The fill level control does not ensure a constant pressure, but a constant fill level.

This is important, for example, for water containers, tanks, pits and for lowering groundwater levels. Depending on the technology, pump control with level control achieves a high degree of automation, prevents damage or reduces the energy requirements of a system. With the level probe, the ultrasonic probe, the radar measurement and the float, there is a suitable level gauge for many scenarios.

  1. Level probe
  2. Ultrasound
  3. Radar
  4. Float

Level probe

Level probes measure the hydrostatic pressure of the liquid column above them. As the hydrostatic pressure only depends on the height above the sensor and the density of the liquid to be measured, the level can be determined from this. The level probe is inserted into the liquid, usually through a level tube, to just above the bottom of the tank. The absolute pressure at this point is made up of the atmospheric air pressure and the pressure of the liquid column.

Source: Endress & Hauser

To ensure that changes in the air pressure above the liquid do not falsify the measurement, this must be subtracted from the absolute pressure. For this purpose, the external air pressure is transmitted to the relative pressure sensor in the level probe via an air hose in the sensor cable; alternatively, a combination of two absolute pressure sensors can provide the required pressure difference.



This type of sensor emits ultrasonic pulses that are reflected by the surface to be measured and captured again by the sensor. The fill level can be calculated by measuring the transit time from the sensor to the surface and back. However, due to the oscillation behavior of the transmitter, pulses can only be received after a certain minimum transit time; the minimum distance to the surface to be measured corresponding to this transit time is called the “block distance”.

Source: Endress & Hauser

A moving surface, for example directly after filling, also has an effect on the results. Correct values can therefore only be achieved when the product is at rest.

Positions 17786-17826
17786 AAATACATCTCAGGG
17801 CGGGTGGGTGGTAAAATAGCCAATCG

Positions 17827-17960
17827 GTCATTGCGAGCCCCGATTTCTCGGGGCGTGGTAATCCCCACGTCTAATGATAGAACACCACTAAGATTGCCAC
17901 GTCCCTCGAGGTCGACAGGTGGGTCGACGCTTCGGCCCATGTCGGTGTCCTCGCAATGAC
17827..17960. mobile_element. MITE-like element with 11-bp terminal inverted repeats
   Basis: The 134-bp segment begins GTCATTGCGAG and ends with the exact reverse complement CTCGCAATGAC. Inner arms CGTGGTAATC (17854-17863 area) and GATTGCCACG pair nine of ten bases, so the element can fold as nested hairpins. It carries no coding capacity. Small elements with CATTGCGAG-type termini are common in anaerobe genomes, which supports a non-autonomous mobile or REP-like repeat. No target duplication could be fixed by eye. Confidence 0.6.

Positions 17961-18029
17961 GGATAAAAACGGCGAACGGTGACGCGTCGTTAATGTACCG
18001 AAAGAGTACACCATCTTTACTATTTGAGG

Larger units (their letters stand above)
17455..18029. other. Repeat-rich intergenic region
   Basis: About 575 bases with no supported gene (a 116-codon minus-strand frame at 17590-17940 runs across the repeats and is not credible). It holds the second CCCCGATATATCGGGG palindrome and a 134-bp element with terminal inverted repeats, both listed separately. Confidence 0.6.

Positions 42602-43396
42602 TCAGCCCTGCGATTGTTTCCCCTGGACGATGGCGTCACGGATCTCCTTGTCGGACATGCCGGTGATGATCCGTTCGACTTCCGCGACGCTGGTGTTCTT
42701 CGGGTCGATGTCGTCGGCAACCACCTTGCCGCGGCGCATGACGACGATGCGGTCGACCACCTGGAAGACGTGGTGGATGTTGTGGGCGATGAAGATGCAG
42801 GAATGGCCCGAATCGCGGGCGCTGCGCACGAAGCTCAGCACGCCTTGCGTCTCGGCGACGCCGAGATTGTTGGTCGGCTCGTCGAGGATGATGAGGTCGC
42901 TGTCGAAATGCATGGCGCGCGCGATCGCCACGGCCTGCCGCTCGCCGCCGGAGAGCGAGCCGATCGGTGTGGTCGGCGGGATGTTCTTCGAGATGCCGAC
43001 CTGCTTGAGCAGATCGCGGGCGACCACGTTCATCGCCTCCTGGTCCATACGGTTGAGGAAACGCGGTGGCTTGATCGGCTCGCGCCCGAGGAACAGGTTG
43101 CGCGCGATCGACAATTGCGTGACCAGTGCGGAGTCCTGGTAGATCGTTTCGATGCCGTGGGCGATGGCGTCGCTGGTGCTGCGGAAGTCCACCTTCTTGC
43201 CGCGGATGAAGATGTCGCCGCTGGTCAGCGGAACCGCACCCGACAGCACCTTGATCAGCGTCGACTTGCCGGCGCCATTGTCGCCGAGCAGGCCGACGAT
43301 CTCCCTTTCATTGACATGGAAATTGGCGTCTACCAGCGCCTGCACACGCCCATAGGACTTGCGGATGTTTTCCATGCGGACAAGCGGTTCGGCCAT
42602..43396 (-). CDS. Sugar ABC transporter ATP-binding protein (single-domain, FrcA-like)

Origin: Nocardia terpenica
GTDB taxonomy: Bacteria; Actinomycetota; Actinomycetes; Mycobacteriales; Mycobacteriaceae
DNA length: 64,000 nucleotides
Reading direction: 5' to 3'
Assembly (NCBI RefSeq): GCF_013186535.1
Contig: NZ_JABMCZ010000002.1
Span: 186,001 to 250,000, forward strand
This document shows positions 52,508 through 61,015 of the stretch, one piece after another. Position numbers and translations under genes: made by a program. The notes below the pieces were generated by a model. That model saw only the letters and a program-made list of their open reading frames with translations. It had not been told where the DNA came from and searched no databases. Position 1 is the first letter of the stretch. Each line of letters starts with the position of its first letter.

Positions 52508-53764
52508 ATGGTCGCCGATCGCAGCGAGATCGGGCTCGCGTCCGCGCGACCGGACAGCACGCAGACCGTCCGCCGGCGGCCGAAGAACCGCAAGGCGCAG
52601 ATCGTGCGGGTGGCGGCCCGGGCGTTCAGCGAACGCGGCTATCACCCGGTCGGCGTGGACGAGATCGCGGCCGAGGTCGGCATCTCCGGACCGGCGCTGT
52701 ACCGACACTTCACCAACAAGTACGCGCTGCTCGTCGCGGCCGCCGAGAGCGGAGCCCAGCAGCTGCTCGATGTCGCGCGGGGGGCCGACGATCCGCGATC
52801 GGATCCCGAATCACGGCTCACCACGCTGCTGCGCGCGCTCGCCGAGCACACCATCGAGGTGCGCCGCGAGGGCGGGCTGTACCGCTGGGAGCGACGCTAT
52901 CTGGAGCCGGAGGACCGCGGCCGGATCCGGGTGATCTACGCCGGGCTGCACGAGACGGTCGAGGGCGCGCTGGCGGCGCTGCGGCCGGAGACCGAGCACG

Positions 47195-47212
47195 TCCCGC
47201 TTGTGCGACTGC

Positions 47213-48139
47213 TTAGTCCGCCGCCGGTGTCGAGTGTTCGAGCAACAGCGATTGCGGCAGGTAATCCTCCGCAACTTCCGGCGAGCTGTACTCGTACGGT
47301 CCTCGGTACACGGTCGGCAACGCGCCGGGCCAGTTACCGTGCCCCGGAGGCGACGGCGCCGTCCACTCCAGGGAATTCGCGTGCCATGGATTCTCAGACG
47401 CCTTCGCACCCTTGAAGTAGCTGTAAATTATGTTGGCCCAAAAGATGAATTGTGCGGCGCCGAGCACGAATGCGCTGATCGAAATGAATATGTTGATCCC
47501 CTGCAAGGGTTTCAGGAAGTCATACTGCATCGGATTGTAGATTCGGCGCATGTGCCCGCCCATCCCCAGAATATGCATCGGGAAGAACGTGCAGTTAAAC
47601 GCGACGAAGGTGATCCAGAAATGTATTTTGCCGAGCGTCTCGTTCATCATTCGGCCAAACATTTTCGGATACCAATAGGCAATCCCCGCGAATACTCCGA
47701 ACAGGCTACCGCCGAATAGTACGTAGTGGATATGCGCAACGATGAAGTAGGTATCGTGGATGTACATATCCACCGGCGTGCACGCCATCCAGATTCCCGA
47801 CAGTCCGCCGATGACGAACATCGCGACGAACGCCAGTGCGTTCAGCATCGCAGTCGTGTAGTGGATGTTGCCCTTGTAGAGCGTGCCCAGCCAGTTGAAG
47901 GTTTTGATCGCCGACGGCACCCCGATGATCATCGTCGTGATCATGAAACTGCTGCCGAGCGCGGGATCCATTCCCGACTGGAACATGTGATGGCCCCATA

The advantage is that physical and chemical properties of the liquid or the product generally do not distort the measured value. The ultrasonic level sensor is therefore also suitable for reactive or highly viscous chemicals.



Radar sensors are mainly used for distance measurement over longer distances and for speed measurement.

The sensor emits a carrier frequency which is reflected by the surface to be measured. The reflected frequency and time of flight are recorded so that precise statements can be made about the speed and distance to the sensor. Radar sensors are extremely precise even in poor visibility conditions.

When used as a level sensor, the echo of the container base can be evaluated in addition to the echo of the surface. Since the propagation speed of the radar signal depends on the medium, the signal propagation time changes proportionally to the fill level, which means that this can be calculated.

The two metrologically independent measured values for the height above and below the surface can be used to check the plausibility of the other value and to increase the accuracy of the level control.



Float switches consist of a floating body that is buoyed up by the liquid to be measured and triggers a switching operation due to the buoyancy force. Their disadvantage is that their switching threshold can only be changed by changing the mounting position. The system is therefore not particularly flexible.

Floats are often used as additional sensors for redundant dry-running or overflow protection or for the simplest controls where no particular accuracy is required, for example in the level control of a toilet cistern.

Due to their simple mechanics, floats are also considered to be particularly robust and robust level sensors, which is why they are also used in pit dewatering.